Page 2 of 7 FirstFirst 1 2 3 4 5 6 ... LastLast
Results 26 to 50 of 162
  1. #26
    R.I.P. Pugsley.
    Reputation: Rabies010's Avatar
    Join Date
    Jan 2011
    Posts
    1,859
    That cut out for your hand is a great idea !
    I will keep that in the back of my head for my next one.

  2. #27
    3 Legged Big Top
    Reputation:
    Join Date
    Mar 2009
    Posts
    640
    Here's a setup that 12wheels built for my BigTop. Quality gear, worthy of being included on the list above.

    Bikepacking gear bags - who makes 'em?-bikepacking-bikes-001-small-.jpg

    Bikepacking gear bags - who makes 'em?-bikepacking-bikes-005-small-.jpg

    Bikepacking gear bags - who makes 'em?-bikepacking-bikes-006-small-.jpg

  3. #28
    mtbr member
    Reputation:
    Join Date
    Aug 2005
    Posts
    399
    I don't want this to be controversial, but those that are looking to buy some new bags need to really look at the detailing and compare to others. Some of these makers are for sure making a good product that would without a doubt work, but there are a couple other makers out there that are making a product that are above and beyond the others. The devil is in the details. Look at strap placement, stabalizing features to prevent rear bag sway, internal dividers (that come standard).

    Like I said, pretty much anything that holds something will work. But if you're going to spend some cash on something custom made or even off the shelf from a bag maker I would encourage you to do some research on who is providing, "the most bang for your buck."

  4. #29
    A guy on a bike Moderator
    Reputation: TobyGadd's Avatar
    Join Date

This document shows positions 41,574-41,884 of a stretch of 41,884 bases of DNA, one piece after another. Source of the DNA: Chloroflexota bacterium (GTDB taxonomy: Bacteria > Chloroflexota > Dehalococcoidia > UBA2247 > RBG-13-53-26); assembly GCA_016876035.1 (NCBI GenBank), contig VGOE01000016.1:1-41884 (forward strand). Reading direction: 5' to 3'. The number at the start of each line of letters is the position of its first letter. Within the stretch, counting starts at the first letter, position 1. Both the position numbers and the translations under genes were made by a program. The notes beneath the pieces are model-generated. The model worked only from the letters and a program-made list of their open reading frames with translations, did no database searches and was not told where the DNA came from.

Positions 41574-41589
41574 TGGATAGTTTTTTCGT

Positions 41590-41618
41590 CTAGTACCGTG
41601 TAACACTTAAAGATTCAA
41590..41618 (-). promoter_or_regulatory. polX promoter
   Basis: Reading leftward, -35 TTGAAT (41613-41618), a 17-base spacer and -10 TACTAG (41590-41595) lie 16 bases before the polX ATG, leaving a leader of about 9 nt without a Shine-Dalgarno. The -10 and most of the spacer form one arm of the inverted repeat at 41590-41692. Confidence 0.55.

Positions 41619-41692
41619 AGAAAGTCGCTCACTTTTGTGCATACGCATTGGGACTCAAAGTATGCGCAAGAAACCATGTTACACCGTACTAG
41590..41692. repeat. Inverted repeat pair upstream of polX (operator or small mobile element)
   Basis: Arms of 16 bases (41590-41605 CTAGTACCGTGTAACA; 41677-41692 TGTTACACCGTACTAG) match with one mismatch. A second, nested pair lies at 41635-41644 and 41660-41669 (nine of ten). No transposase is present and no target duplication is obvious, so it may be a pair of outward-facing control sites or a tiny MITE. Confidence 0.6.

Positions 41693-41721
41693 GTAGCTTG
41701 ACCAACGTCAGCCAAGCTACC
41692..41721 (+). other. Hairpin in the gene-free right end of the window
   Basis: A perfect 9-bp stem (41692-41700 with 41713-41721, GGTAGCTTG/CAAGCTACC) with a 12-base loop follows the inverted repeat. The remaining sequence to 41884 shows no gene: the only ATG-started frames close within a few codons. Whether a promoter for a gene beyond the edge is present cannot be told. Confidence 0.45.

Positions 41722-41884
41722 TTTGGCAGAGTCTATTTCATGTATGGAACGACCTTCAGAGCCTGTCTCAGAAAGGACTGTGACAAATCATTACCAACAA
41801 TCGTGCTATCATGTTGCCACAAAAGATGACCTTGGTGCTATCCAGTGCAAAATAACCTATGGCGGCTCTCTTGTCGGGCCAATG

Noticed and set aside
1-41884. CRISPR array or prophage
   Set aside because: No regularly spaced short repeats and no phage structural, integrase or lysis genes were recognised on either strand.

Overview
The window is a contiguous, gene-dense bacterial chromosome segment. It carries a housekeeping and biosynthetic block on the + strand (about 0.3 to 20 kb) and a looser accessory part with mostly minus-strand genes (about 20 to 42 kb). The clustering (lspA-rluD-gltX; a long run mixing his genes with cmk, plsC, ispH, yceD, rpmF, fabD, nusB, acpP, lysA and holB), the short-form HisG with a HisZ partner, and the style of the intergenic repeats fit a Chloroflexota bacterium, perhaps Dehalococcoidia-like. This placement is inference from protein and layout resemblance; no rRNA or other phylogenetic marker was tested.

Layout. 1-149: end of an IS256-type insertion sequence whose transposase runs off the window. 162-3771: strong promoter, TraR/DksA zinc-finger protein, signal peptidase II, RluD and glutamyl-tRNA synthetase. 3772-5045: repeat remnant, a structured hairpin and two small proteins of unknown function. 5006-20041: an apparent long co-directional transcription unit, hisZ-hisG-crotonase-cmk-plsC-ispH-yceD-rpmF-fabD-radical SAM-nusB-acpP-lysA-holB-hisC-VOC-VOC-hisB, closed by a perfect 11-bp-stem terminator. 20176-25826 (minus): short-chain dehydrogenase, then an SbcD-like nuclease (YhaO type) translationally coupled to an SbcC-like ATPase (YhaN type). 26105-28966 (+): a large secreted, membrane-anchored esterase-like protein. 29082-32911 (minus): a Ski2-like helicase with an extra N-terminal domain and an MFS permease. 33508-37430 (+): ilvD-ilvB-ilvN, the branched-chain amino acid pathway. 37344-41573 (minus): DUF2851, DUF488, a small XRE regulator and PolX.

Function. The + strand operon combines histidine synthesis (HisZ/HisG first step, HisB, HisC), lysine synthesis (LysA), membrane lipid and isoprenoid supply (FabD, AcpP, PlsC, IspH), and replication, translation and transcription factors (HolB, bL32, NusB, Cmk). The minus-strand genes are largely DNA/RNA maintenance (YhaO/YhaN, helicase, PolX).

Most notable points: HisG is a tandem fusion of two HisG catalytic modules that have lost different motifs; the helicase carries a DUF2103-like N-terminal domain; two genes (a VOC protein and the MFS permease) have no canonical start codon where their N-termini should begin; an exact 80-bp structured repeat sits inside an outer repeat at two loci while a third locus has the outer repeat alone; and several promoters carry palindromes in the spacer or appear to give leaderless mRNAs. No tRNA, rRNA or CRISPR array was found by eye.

Sep 2009
    Posts
    913
    Quote Originally Posted by sherpaxc View Post
    I don't want this to be controversial, but those that are looking to buy some new bags need to really look at the detailing and compare to others. Some of these makers are for sure making a good product that would without a doubt work, but there are a couple other makers out there that are making a product that are above and beyond the others. The devil is in the details. Look at strap placement, stabalizing features to prevent rear bag sway, internal dividers (that come standard).

    Like I said, pretty much anything that holds something will work. But if you're going to spend some cash on something custom made or even off the shelf from a bag maker I would encourage you to do some research on who is providing, "the most bang for your buck."
    Good advice, but hard to follow. Almost all of the guys supplying this gear do so my mail, so there's no way to physically compare the different products. It makes choosing really hard.

    Maybe somebody needs to convince these guys to send them a kit for comparison--and then write up a comprehensive comparative review. Consumer Reports style! Anyone work at a bike magazine that could take this up?

  5. #30
    mtbr member
    Reputation:
    Join Date
    Aug 2005
    Posts
    399